The province does want to discuss classroom size and composition with the Saskatchewan Teachers’ Federation (STF), just not at the bargaining table.
Ahead of collective bargaining negotiations beginning, the STF polled their membership and found class size and composition tied pay for the first time as the main issue for educators heading into contract talks.
However, the province said they did not want to discuss this issue at the bargaining table.
Education Minister Gordon Wyant announced Wednesday that the province now wants to establish a committee to figure out solutions to class size concerns.
“We’ll bring all our education partners together to have a discussion about how we can deal with obviously a significant issue in the classrooms of Saskatchewan,” Wyant said.
In addition to the STF, Wyant wants to see local school boards, senior administration, and the Saskatchewan Association of School Business Officials at the table with the ministry.
However, STF president Patrick Maze still wants to see this issue hammered out at the bargaining table.
“Once it’s in a collective agreement we have an ability to enforce it, whereas just forming a committee down the road has no teeth, it has no accountability to government, and no guarantee it’s going to be funded or that same commitment going forward,” Maze said.
Wyant said this is a complex issue that looks different in different school divisions. This is why he thinks a “blanket policy” built into the teacher’s contract isn’t the way to go.
“How are we going to deal with that across the system? Each school division has particular concerns around that. In some school divisions, class size and composition are significant issues and in others, it’s not. So to have a blanket approach in a collective agreement, I don’t think is the right way to go,” Wyant said.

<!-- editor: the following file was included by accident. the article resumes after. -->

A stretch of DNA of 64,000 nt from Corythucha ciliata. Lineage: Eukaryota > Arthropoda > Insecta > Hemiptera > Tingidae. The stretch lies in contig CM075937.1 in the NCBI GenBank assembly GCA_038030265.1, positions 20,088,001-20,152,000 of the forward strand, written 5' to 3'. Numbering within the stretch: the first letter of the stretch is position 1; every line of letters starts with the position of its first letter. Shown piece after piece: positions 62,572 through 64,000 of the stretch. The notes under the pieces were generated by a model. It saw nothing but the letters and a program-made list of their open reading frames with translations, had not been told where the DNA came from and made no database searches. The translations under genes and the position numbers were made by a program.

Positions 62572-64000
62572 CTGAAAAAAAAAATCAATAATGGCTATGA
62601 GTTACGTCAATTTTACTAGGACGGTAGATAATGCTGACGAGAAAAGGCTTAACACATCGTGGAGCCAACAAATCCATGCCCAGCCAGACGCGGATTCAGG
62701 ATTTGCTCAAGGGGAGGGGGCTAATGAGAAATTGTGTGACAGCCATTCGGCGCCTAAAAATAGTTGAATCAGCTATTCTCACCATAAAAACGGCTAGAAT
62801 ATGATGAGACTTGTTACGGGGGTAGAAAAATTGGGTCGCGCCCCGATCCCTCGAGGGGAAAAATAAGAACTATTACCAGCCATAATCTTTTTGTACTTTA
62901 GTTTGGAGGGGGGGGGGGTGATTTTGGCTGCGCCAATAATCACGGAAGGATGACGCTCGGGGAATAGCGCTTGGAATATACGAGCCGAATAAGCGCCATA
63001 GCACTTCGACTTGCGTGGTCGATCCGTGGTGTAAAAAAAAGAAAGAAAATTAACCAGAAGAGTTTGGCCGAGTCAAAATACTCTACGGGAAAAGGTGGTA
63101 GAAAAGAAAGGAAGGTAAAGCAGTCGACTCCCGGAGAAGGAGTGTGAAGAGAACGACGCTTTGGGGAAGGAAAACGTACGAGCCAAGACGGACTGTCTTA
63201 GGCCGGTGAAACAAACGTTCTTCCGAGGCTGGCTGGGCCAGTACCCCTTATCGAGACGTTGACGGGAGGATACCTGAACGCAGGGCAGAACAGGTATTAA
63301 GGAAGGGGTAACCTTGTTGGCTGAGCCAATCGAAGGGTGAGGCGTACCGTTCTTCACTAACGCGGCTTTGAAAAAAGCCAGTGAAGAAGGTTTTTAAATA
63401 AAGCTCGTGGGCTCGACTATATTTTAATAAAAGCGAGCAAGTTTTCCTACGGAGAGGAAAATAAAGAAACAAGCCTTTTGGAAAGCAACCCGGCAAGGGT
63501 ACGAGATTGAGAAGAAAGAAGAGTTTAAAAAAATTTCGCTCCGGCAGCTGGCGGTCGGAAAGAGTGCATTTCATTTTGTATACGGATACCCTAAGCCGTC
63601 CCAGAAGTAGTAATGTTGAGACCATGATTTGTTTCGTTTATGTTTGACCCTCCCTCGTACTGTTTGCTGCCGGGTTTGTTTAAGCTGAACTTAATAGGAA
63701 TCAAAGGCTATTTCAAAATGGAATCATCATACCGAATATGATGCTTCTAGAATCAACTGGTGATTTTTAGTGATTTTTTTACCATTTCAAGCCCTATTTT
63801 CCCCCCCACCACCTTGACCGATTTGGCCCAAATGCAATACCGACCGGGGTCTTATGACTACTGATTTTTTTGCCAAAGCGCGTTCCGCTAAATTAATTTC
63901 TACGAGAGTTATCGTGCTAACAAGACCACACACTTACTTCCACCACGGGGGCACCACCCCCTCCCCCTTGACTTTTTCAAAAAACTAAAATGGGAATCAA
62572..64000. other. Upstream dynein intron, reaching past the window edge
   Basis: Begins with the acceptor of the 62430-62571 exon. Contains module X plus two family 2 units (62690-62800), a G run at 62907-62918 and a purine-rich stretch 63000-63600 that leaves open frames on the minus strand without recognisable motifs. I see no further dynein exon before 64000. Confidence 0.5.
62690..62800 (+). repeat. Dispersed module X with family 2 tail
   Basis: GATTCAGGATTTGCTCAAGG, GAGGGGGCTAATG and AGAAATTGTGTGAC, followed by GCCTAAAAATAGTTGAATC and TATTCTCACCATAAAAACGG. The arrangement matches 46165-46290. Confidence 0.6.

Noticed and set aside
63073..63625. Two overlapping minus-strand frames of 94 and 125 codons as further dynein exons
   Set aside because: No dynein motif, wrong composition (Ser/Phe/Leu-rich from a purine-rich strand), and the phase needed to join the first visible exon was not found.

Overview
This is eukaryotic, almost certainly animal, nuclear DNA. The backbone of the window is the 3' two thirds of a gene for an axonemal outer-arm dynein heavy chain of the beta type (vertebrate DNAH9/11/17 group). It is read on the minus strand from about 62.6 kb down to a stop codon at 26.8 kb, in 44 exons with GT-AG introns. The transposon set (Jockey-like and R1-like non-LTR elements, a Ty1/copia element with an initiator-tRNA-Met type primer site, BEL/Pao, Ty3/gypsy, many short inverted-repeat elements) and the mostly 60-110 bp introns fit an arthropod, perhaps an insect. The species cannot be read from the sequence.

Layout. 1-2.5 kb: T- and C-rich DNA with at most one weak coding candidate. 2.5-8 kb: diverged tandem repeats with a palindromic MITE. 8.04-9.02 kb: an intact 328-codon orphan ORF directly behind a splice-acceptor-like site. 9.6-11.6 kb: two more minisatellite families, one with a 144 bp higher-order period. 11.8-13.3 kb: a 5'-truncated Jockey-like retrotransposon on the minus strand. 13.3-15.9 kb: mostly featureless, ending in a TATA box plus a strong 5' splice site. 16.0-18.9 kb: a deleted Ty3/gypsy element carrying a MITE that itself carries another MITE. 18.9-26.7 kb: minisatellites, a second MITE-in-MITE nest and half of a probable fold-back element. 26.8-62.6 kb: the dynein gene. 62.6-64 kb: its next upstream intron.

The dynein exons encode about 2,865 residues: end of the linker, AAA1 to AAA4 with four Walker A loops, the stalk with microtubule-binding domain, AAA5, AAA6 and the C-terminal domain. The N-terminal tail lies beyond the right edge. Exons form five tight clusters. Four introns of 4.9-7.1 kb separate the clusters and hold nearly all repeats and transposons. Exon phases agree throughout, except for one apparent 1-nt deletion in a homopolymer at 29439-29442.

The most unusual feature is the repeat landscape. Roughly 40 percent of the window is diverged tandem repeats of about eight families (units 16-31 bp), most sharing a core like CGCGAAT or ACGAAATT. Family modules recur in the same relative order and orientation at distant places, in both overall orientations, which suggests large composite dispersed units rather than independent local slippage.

The minister added that British Columbia has rules for class size and composition in their collective agreement with teachers. He said this essentially turns principals and administrators into “compliance individuals” trying to reach “arbitrary numbers for class size.”
Instead, Wyant said these numbers should be determined by the needs of children and individual classrooms.
Maze disputed Wyant’s characterization of the B.C. situation, saying the issues stem from that government not funding the collective agreement at the level it’s supposed to be at.
When it comes to addressing class size, Maze said another committee is not the answer.
“We know there’s already the provincial leadership team, there’s already school boards across the province. If these bodies aren’t able to provide a solution, then why would one more committee be able to provide a solution?” Maze pondered.
“What we need is a commitment from government to fund education appropriately and the collective agreement is the means with which we can enforce that.”
Maze added that the refusal to include classroom size and composition in talks at the bargaining table could stall negotiations between the province and STF.